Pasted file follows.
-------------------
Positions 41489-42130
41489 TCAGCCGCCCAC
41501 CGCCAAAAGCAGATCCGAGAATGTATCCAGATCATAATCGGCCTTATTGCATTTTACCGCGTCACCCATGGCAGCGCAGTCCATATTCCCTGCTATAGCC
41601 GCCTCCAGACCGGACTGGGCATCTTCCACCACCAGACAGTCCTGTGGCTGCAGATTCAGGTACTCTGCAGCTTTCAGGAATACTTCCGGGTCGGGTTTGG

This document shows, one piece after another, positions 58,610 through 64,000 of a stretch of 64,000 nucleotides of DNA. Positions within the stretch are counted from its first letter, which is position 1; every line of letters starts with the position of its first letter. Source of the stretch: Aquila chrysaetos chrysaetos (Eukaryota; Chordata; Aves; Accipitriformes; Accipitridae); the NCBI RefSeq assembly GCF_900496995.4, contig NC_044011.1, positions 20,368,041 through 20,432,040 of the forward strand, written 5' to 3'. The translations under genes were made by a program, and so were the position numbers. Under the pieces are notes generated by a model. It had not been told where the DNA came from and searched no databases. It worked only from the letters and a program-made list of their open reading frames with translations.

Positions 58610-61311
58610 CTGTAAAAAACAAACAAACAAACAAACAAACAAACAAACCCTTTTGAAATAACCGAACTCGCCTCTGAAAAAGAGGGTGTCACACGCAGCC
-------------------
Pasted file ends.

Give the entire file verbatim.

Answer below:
Positions 41489-42130
41489 TCAGCCGCCCAC
41501 CGCCAAAAGCAGATCCGAGAATGTATCCAGATCATAATCGGCCTTATTGCATTTTACCGCGTCACCCATGGCAGCGCAGTCCATATTCCCTGCTATAGCC
41601 GCCTCCAGACCGGACTGGGCATCTTCCACCACCAGACAGTCCTGTGGCTGCAGATTCAGGTACTCTGCAGCTTTCAGGAATACTTCCGGGTCGGGTTTGG

This document shows, one piece after another, positions 58,610 through 64,000 of a stretch of 64,000 nucleotides of DNA. Positions within the stretch are counted from its first letter, which is position 1; every line of letters starts with the position of its first letter. Source of the stretch: Aquila chrysaetos chrysaetos (Eukaryota; Chordata; Aves; Accipitriformes; Accipitridae); the NCBI RefSeq assembly GCF_900496995.4, contig NC_044011.1, positions 20,368,041 through 20,432,040 of the forward strand, written 5' to 3'. The translations under genes were made by a program, and so were the position numbers. Under the pieces are notes generated by a model. It had not been told where the DNA came from and searched no databases. It worked only from the letters and a program-made list of their open reading frames with translations.

Positions 58610-61311
58610 CTGTAAAAAACAAACAAACAAACAAACAAACAAACAAACCCTTTTGAAATAACCGAACTCGCCTCTGAAAAAGAGGGTGTCACACGCAGCC